Most high–stakes tests are summative—they attempt to sum up what's been learned, and then apply good or bad consequences for students and schools based on that judgment.
There's a lot to be said for summative tests. They provide a snapshot of a school system, can be easily compared to prior years, and currently form the basis of accountability systems that ensure schools are effectively teaching all their students. However, summative tests are not perfect. First, they do nothing to identify and remedy instructional problems before they become critical. Even for material taught in October, results are generally not available before the end of the school year, so they're of no use to a teacher seeking to help her class with problems they're experiencing right now. Secondly, having one big test makes everyone anxious, and is disruptive to school life.
The tests and quizzes that teachers have traditionally given throughout the school year are formative—they help inform instruction, usually in a low–stakes way. Most formative testing is not consistent or reliable enough to be used for high–stakes decisions (which is why even traditional final exams count for only a portion of a students' course grade), let alone to look across classes or schools.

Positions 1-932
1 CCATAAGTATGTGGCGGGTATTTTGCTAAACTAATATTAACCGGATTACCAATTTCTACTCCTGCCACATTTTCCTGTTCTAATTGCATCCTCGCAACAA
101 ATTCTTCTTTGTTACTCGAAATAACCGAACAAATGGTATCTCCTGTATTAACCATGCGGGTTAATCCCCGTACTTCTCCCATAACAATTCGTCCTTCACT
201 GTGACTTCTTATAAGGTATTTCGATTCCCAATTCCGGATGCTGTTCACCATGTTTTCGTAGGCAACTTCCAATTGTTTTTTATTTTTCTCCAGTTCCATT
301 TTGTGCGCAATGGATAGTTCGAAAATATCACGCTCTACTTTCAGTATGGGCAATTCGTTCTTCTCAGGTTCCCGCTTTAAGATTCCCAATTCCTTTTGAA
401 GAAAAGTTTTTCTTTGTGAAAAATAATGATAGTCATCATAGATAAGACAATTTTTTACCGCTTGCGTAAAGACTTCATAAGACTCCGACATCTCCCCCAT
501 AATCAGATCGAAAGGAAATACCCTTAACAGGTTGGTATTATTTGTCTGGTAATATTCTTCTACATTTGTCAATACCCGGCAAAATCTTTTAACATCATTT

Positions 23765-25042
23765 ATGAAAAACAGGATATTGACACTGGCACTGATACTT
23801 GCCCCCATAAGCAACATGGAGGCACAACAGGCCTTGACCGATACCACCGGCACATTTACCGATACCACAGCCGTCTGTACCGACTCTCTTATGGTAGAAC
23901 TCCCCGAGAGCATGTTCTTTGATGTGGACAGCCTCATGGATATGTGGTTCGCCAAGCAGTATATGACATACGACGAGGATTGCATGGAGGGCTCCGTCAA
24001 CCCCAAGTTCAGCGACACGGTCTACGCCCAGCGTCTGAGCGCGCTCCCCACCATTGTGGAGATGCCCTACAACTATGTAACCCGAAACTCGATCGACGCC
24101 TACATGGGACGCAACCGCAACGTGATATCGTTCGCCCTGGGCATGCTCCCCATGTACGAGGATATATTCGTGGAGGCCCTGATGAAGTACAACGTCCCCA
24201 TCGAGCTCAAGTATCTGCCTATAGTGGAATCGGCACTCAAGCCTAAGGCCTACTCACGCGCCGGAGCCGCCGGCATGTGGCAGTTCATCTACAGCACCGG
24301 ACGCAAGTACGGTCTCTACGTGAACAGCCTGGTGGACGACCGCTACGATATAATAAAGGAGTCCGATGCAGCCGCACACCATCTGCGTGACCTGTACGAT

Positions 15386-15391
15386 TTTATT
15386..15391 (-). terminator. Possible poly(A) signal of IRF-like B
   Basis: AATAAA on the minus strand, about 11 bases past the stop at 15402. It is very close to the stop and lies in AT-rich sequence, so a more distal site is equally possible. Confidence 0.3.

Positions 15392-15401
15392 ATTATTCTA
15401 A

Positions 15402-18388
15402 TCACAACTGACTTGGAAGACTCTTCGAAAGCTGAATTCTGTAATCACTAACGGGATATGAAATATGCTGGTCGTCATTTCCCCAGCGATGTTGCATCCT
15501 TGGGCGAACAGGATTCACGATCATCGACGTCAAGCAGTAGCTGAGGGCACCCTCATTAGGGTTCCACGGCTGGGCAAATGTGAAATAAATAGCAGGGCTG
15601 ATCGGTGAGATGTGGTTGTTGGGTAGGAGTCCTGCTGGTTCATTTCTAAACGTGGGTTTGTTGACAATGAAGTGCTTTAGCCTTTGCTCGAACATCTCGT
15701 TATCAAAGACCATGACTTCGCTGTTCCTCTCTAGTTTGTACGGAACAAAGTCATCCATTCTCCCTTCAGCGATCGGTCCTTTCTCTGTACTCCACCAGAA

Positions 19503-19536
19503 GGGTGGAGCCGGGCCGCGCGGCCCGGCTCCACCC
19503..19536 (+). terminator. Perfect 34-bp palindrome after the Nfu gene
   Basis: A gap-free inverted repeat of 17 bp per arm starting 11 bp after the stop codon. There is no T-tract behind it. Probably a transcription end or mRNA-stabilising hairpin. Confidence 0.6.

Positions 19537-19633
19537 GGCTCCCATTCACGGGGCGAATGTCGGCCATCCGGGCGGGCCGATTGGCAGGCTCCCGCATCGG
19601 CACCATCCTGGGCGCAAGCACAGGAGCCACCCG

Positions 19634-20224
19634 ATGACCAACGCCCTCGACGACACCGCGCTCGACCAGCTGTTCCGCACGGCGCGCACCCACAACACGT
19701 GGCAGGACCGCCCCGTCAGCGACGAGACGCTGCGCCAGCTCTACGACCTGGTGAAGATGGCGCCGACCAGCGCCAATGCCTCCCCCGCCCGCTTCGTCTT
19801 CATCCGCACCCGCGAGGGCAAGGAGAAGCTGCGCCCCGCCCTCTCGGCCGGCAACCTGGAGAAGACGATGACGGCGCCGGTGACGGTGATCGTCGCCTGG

Neither formative nor summative testing alone can meet the needs and responsibilities of public schools. We'd like to see a hybrid of low–stakes, ongoing, formative (also known as "interim") assessment that guides teaching and learning, tied tightly to both the curriculum and the state's high–stakes summative test. This, in fact, is the use–model of Assessment Center, our formative testing tool. Our hope is that over time it will be possible for many of the judgments (e.g. mandatory summer school or other instructional interventions) that now emerge from high–stress, high–stakes tests to be made on the basis of a sophisticated formative accountability system. The goal, of course, is to create a formative or interim program that can identify and help to avert these negative outcomes before they happen, for as many students as possible.